Not only does yogurt provide a canvas for toppings, from savoury to sweet, it can be the star of the show, a healthy ingredient in baked goods, used in dips and marinades to add tang and tenderizing properties, as a creamy salad dressing add-in or base and much, much more. Yogurt Every Day: Healthy and Delicious Recipes for Breakfast, Lunch, Dinner and Dessert by Hubert Cormier (Appetite by Random House, May 30, 2017), serves up 75 yogurt-forward recipes from one of Quebec’s most celebrated dietitians.
Cormier showcases his love of yogurt as a nutritious ingredient, not only in its most basic form, with recipes for both dairy-full and dairy-free homemade yogurts at-home, but also in more adventurous applications like his Tagliatelle a la Carbonara, Avocado Lassi, Dragon Bowl and Eggs Benedict with Lighter Hollandaise Sauce.
Yogurt Every Day begins with a brief food history of yogurt, its nutrition profile and Cormier’s introduction. Having written a single-subject cookbook myself, I know how challenging the restrictions can be when devoting an entire catalogue of recipes to one food. Cormier has divided his recipes into breakfast, lunch, dinner, snacks and dessert, with every chapter dishing up unique, vibrant and satisfying ways to eat more yogurt. This cookbook takes yogurt beyond the plastic pots we find them in at the grocery store, turning the common ingredient into meals for every mood, diner, dietary preference and appetite, from crowd-pleasing treats like Dark Beer Whoopie Pies to elegant plates like the Salmon Tartare with Citrus Fruit Supremes.
I began bookmarking recipes that caught my eye. I’m eager to try the Duck Breast Poutine, Beet Hummus, Butter Chicken, Soft-Boiled Eggs and Green Pea Salad, and Tapioca Velouté. Cormier proves that nutritionally balanced food does not need to be tasteless and unadventurous. Nearly every recipe (if not every recipe) has a striking photograph showing the finished dish, and, in some cases, like the Sweet Potato Gnocchi, there are a even a few step-by-step shots to help home cooks along with more challenging kitchen techniques.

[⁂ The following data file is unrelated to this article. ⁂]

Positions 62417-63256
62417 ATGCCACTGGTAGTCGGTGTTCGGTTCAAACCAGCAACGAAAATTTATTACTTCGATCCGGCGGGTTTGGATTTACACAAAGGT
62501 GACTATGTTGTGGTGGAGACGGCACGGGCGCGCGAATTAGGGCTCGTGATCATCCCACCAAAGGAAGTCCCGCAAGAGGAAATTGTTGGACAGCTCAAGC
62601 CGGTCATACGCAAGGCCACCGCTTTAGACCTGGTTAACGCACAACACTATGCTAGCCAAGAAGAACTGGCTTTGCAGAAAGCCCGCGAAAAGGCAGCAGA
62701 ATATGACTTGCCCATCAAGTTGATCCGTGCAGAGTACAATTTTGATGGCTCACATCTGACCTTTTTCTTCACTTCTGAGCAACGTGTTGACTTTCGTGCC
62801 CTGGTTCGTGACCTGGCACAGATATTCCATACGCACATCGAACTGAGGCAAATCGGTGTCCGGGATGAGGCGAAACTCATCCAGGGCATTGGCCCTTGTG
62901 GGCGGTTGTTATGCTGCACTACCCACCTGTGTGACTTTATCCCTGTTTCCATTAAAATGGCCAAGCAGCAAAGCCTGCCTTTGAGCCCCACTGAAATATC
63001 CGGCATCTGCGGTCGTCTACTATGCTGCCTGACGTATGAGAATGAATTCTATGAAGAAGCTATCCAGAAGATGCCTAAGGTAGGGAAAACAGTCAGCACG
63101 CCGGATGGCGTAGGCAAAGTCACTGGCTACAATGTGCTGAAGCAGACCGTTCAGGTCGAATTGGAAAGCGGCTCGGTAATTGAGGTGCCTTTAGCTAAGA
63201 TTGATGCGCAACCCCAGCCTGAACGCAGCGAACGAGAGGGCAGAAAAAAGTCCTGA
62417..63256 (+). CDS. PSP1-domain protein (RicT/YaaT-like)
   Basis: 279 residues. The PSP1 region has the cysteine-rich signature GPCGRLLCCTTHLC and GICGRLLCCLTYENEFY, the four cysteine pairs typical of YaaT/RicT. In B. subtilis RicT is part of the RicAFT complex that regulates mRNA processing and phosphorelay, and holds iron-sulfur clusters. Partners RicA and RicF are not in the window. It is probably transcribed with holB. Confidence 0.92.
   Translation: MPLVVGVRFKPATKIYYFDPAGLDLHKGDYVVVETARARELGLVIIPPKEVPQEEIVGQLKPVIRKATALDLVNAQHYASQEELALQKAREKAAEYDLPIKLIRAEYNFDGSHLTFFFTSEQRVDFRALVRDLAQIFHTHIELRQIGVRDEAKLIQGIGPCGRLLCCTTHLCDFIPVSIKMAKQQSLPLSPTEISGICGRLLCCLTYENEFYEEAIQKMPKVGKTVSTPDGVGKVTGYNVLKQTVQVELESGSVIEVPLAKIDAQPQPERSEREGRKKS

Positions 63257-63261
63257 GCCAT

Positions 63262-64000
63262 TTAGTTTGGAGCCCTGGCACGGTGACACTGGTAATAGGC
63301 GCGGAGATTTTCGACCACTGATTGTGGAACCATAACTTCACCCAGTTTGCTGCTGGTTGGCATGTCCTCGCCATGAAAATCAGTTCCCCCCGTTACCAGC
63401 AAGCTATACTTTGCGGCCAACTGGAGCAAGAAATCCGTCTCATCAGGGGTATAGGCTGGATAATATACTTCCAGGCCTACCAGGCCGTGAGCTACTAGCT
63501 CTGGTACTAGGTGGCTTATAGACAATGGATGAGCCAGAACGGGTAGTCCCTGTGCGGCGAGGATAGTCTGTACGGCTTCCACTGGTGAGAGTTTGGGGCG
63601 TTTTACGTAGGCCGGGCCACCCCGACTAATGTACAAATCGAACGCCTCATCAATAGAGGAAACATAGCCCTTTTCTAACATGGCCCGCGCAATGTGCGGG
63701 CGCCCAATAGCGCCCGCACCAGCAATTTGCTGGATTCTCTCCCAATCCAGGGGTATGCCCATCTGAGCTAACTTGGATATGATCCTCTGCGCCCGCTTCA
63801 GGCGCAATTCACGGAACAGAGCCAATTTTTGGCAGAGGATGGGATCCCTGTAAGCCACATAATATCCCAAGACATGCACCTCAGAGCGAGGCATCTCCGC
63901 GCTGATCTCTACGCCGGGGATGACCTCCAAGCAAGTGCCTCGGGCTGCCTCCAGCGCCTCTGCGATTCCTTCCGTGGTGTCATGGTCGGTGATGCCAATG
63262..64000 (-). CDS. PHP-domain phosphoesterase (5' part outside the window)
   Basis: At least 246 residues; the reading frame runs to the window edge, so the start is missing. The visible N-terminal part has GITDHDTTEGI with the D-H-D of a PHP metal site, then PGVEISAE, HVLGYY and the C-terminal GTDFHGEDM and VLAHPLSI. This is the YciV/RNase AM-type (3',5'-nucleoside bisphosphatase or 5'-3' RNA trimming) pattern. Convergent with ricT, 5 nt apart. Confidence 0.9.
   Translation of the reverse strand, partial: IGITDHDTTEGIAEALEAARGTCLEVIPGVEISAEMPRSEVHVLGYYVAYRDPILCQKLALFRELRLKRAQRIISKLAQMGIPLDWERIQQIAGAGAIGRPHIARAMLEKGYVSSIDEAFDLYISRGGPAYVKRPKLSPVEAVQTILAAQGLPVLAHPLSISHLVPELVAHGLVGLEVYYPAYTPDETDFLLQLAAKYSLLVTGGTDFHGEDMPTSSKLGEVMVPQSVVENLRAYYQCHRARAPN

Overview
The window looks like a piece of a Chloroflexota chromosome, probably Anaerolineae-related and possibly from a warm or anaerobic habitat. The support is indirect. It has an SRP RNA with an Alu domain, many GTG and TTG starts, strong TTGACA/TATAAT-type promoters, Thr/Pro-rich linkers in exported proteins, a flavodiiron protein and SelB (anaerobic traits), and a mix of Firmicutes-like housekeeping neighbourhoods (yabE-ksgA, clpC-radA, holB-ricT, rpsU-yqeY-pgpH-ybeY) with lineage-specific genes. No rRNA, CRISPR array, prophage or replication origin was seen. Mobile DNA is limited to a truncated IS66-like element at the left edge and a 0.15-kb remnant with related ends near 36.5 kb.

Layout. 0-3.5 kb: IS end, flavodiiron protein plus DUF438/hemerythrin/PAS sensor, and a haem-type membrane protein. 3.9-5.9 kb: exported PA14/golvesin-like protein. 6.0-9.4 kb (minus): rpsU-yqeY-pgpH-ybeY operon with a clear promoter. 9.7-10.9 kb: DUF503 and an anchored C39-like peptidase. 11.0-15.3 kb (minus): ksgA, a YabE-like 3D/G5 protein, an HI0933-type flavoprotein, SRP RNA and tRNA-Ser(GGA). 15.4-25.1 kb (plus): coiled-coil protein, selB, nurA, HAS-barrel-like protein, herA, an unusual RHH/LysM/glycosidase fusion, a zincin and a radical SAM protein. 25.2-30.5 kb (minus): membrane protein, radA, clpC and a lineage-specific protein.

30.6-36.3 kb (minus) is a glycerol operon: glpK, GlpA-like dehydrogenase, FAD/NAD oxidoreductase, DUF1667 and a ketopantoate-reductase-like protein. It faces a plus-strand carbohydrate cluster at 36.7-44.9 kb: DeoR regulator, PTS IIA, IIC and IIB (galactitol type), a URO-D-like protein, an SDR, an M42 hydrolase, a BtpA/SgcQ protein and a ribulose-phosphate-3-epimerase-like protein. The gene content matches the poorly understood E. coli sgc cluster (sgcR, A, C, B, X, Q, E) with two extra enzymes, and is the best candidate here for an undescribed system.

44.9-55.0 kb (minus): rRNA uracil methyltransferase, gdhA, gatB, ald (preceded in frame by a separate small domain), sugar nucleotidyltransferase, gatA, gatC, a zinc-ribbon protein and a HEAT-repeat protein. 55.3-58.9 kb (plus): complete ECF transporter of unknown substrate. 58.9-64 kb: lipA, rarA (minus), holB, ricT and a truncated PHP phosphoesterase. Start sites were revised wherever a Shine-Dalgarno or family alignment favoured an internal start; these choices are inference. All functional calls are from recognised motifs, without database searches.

Baba Ghanoush was the first recipe I made. To garnish, I added fresh herbs from the back garden, pomegranate molasses and olive oil (Cormier suggests alternative toppings to the ones I chose), and served it all with some baked baguette crisps (very thinly sliced sourdough baguette, brushed with olive oil, baked at 350ºF until uniformly brown and crisp, about 15 minutes). The dip was creamy, rich and the perfect pre-dinner snack with drinks on a Friday night. The addition of yogurt adds richness, tang and mellowness to what can often be a too-garlicky dip.
The remainder of the weekend, the baba ghanoush was (now more responsibly) spread on toast topped with a fried egg and thinly sliced cucumber splashed with a touch of vinegar, and used in a savoury yogurt brunch bowl, which I found entirely appropriate given the nature of the book. In the bowl, I paired the versatile baba ghanoush with plain whole milk yogurt, shredded radicchio, lemon, pesto, a poached egg and even more garden herbs. These dishes were of my own creation, though I took inspiration from Cormier’s suggested servings.
Yogurt Every Day is life-friendly food that doesn’t use hard to find ingredients, endless amounts of special equipment or unrealistic timelines. Instead, the cookbook gives yogurt lovers, dairy-free and dairy-enjoying alike, a compendium on an ingredient we often take for granted.
Thank you to Penguin Random House Canada (who happen to be my amazing publisher) and Food Bloggers of Canada (who happen to be an amazing community I’m luck to be a part of) for providing me with a copy of Yogurt Every Day for the purposes of this review.
Note: Photos of Baba Ghanoush my own, recipe available in the Yogurt Every Day cookbook by Hubert Cormier.1